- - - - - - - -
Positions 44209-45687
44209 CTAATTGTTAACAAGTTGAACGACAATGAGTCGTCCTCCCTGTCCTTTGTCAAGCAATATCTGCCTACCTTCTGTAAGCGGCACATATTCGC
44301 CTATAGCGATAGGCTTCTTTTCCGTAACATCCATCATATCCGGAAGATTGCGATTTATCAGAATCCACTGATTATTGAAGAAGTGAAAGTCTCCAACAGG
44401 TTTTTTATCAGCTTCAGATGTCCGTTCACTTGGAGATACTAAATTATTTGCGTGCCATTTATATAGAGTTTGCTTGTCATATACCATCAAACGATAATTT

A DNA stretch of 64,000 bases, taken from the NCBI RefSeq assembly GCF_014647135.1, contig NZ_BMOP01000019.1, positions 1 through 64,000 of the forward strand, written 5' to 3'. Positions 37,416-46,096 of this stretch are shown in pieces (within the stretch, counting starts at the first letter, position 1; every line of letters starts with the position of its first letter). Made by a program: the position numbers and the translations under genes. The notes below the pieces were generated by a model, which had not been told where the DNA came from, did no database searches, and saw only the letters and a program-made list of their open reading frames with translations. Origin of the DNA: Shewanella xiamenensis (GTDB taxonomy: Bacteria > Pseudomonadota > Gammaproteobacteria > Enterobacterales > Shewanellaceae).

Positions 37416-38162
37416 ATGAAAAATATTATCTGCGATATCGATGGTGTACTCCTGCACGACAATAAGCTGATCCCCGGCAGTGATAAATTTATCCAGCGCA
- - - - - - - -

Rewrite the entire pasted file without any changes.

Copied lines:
Positions 44209-45687
44209 CTAATTGTTAACAAGTTGAACGACAATGAGTCGTCCTCCCTGTCCTTTGTCAAGCAATATCTGCCTACCTTCTGTAAGCGGCACATATTCGC
44301 CTATAGCGATAGGCTTCTTTTCCGTAACATCCATCATATCCGGAAGATTGCGATTTATCAGAATCCACTGATTATTGAAGAAGTGAAAGTCTCCAACAGG
44401 TTTTTTATCAGCTTCAGATGTCCGTTCACTTGGAGATACTAAATTATTTGCGTGCCATTTATATAGAGTTTGCTTGTCATATACCATCAAACGATAATTT

A DNA stretch of 64,000 bases, taken from the NCBI RefSeq assembly GCF_014647135.1, contig NZ_BMOP01000019.1, positions 1 through 64,000 of the forward strand, written 5' to 3'. Positions 37,416-46,096 of this stretch are shown in pieces (within the stretch, counting starts at the first letter, position 1; every line of letters starts with the position of its first letter). Made by a program: the position numbers and the translations under genes. The notes below the pieces were generated by a model, which had not been told where the DNA came from, did no database searches, and saw only the letters and a program-made list of their open reading frames with translations. Origin of the DNA: Shewanella xiamenensis (GTDB taxonomy: Bacteria > Pseudomonadota > Gammaproteobacteria > Enterobacterales > Shewanellaceae).

Positions 37416-38162
37416 ATGAAAAATATTATCTGCGATATCGATGGTGTACTCCTGCACGACAATAAGCTGATCCCCGGCAGTGATAAATTTATCCAGCGCA